CT-P10, which is developed by Celltrion and Teva Pharmaceutical Industries, has approved indications that are equivalent to reference rituximab, which includes: relapsed/refractory, low-grade or follicular lymphoma, CD20-positive B-cell NHL as a single agent; previously untreated follicular lymphoma, CD20-positive, B-cell NHL in combination with first-line chemotherapy and, in patients achieving a complete or partial response to a rituximab product in combination with chemotherapy, as single-agent maintenance therapy; and non-progressing or stable low-grade, CD20-positive, B-cell NHL as a single agent after first-line cyclophosphamide, vincristine and prednisone (CVP) chemotherapy.
"The Truxima approval is our third biosimilar approval in the past month," said Scott Gottlieb, MD, FDA Commissioner, in a press release. "The growing pipeline of biosimilars is encouraging. We’re seeing more biosimilar drugs gain market share as this industry matures. We’ll continue to make sure biosimilar medications are evaluated efficiently through a process that makes certain that these new medicines meet the FDA’s rigorous standards for approval."
The approval is based on data that included extensive structural and functional characterization, animal study data, human pharmacokinetic data, clinical immunogenicity data, and other clinical data that demonstrated the similarity of CT-P10 to reference rituximab.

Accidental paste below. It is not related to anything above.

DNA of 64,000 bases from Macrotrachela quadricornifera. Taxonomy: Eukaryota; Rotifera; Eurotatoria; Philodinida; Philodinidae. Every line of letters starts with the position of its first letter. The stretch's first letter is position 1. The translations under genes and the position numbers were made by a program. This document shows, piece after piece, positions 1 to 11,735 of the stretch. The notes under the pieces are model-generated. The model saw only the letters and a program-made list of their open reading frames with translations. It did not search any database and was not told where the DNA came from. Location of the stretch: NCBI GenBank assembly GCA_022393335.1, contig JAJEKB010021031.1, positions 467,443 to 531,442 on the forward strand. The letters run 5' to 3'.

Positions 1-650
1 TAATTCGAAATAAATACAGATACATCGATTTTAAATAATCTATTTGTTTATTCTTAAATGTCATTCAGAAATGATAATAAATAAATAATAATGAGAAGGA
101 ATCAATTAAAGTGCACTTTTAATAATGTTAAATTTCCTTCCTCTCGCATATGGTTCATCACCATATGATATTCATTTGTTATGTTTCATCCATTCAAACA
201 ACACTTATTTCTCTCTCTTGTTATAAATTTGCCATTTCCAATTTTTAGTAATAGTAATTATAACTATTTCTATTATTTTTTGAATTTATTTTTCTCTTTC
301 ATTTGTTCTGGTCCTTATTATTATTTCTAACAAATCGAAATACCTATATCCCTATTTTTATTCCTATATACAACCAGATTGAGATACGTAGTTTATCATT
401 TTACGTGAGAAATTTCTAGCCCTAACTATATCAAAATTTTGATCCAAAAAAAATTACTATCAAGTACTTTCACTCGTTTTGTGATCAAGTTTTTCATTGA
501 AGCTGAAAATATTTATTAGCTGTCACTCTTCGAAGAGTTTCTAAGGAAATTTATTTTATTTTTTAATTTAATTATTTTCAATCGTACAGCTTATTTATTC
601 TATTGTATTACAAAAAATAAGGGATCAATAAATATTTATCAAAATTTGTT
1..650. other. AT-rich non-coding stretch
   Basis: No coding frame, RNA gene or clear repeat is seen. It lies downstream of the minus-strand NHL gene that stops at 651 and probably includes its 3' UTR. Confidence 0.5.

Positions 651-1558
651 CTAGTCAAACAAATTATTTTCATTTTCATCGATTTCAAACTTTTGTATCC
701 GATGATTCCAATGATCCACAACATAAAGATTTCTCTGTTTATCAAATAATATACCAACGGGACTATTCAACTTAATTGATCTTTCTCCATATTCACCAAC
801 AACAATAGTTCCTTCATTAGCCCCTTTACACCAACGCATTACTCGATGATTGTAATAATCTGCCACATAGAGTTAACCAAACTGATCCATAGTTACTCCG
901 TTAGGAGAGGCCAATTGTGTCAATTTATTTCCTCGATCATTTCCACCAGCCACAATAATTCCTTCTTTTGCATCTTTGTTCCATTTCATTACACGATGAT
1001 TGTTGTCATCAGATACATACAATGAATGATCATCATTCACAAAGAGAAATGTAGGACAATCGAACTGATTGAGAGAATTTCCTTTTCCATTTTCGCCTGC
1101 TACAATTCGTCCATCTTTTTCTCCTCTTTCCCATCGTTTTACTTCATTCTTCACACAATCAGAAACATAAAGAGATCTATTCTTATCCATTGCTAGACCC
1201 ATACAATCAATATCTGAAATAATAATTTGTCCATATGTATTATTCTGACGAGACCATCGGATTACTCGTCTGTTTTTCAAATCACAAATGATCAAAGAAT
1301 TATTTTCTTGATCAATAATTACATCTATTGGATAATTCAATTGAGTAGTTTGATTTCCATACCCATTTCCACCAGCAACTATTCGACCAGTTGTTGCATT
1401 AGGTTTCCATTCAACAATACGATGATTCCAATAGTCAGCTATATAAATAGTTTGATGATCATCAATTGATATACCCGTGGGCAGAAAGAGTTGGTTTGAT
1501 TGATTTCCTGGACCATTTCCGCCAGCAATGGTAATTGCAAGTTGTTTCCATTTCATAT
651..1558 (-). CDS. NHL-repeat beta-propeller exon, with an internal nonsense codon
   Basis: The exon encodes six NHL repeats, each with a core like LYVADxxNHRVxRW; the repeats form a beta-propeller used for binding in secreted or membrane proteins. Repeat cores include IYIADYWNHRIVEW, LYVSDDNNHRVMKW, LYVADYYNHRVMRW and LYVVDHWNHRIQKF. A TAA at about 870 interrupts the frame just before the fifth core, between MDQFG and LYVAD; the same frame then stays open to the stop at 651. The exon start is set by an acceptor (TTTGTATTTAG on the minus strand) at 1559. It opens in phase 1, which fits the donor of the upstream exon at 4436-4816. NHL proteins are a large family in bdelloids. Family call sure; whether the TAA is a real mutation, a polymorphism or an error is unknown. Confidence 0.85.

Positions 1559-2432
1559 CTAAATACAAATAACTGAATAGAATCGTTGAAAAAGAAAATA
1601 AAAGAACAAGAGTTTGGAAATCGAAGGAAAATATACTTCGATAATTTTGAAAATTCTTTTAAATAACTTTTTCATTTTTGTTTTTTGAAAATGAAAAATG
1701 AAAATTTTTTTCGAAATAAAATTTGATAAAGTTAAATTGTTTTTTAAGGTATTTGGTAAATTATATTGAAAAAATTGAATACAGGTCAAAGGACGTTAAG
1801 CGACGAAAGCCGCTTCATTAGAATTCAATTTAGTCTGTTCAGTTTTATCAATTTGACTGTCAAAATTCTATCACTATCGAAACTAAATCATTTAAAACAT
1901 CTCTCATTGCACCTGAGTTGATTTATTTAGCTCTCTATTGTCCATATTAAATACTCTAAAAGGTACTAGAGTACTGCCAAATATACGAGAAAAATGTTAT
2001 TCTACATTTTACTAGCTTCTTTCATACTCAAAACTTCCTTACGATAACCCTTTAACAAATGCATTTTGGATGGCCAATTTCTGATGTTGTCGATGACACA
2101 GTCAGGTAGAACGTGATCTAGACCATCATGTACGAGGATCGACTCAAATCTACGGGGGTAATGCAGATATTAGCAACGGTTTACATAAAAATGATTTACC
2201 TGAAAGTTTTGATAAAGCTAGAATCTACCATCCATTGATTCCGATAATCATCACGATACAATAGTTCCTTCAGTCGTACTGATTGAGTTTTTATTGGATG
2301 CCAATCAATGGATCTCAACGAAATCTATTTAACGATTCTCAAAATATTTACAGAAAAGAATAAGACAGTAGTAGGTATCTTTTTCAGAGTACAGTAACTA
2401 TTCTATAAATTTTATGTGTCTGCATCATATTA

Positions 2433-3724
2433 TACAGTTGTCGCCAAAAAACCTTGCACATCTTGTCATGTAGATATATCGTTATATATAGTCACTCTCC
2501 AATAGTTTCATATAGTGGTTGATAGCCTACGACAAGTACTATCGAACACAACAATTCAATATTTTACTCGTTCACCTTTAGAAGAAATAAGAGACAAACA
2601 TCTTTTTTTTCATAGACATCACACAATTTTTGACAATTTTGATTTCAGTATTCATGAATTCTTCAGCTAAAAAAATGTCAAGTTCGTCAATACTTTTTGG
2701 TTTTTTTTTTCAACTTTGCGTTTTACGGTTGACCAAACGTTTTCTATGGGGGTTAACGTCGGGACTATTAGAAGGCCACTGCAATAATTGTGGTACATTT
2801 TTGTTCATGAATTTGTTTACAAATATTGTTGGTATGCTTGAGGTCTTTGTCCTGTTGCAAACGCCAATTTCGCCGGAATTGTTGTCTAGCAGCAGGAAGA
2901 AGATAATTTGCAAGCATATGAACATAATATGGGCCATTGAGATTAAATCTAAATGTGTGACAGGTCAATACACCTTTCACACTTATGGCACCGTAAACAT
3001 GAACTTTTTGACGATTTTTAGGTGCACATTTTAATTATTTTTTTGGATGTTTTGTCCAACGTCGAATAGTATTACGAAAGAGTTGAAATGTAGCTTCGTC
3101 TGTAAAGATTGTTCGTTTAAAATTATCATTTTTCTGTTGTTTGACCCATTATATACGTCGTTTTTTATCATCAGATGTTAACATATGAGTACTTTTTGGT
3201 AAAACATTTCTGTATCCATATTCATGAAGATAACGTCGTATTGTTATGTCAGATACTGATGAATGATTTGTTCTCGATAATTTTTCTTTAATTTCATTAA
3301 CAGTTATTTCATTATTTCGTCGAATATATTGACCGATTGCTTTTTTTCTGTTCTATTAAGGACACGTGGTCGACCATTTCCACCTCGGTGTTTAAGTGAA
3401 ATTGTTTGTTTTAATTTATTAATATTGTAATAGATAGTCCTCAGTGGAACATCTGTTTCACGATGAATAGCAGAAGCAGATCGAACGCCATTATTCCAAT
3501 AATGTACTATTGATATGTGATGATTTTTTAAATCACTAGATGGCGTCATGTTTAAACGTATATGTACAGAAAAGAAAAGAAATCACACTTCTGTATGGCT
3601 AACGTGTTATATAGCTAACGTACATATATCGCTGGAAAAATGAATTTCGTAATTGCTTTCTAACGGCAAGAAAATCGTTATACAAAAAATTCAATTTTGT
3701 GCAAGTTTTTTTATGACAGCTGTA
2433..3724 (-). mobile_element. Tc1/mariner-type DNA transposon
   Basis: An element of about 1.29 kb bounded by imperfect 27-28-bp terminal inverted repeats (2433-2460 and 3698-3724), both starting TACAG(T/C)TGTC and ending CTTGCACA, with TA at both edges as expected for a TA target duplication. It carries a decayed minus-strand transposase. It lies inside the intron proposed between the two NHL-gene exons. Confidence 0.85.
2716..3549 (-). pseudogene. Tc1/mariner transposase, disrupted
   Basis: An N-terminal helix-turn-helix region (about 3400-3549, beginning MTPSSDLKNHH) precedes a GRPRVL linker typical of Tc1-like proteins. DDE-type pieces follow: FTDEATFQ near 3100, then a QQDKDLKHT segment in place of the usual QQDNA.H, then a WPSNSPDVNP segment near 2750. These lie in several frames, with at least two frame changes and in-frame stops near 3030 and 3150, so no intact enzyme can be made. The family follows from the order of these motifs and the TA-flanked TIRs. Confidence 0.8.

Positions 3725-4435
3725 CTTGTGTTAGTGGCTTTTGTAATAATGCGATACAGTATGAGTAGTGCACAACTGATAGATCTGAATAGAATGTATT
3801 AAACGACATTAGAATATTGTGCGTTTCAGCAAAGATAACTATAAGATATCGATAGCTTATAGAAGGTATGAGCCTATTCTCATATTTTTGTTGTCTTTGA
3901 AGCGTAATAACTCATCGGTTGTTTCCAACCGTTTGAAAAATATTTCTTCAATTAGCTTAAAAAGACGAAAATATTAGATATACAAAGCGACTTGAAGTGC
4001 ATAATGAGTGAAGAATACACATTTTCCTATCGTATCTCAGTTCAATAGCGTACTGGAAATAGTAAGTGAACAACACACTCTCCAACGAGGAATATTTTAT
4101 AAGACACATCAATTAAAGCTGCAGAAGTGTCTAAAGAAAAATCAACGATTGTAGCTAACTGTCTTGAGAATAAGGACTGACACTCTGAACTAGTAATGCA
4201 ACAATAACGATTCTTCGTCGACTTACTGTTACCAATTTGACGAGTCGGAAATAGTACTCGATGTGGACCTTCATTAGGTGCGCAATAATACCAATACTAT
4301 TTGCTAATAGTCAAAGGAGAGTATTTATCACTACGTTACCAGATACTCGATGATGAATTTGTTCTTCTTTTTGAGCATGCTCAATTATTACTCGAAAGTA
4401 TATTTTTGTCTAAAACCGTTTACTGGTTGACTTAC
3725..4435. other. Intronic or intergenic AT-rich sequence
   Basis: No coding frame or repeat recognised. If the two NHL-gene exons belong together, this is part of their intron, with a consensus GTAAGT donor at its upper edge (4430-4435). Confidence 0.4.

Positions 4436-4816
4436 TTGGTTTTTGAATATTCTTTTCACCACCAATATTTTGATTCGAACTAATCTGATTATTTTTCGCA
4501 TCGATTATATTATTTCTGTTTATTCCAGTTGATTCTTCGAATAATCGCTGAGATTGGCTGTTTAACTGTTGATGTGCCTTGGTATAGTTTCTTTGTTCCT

Regarding safety, the most common adverse events with the biosimilar are infusion reactions, fever, lymphopenia, chills, infection, and asthenia. Patients should be monitored for tumor lysis syndrome, cardiac adverse reactions, renal toxicity, and bowel obstruction and perforation.
Additionally, patients should not receive vaccinations while in treatment, and the biosimilar should not be administered to female patients who are pregnant or breastfeeding, the FDA stated in the press release.
Similar to reference rituximab, the CT-P10 label contains a boxed warning regarding increased risks of fatal infusion reactions, severe skin and mouth reactions, hepatitis B virus reactivation, and progressive multifocal leukoencephalopathy, a rare, serious brain infection that can result in severe disability or death.
"As part of the FDA's Biosimilars Action Plan, we’re advancing new policies to make the development of biosimilars more efficient and to enable more opportunities for biosimilar manufacturers to make these products commercially successful and competitive. Our goal is to promote competition that can expand patient access to important medicines," Gottlieb stated in the release.
FDA approves first biosimilar for treatment of adult patients with non-Hodgkin’s lymphoma. FDA. Published November 28, 2018. https://bit.ly/2KD2hOu. Accessed November 28, 2018.
Originally published on OncLive® as “FDA Approves First Biosimilar for Non-Hodgkin Lymphoma”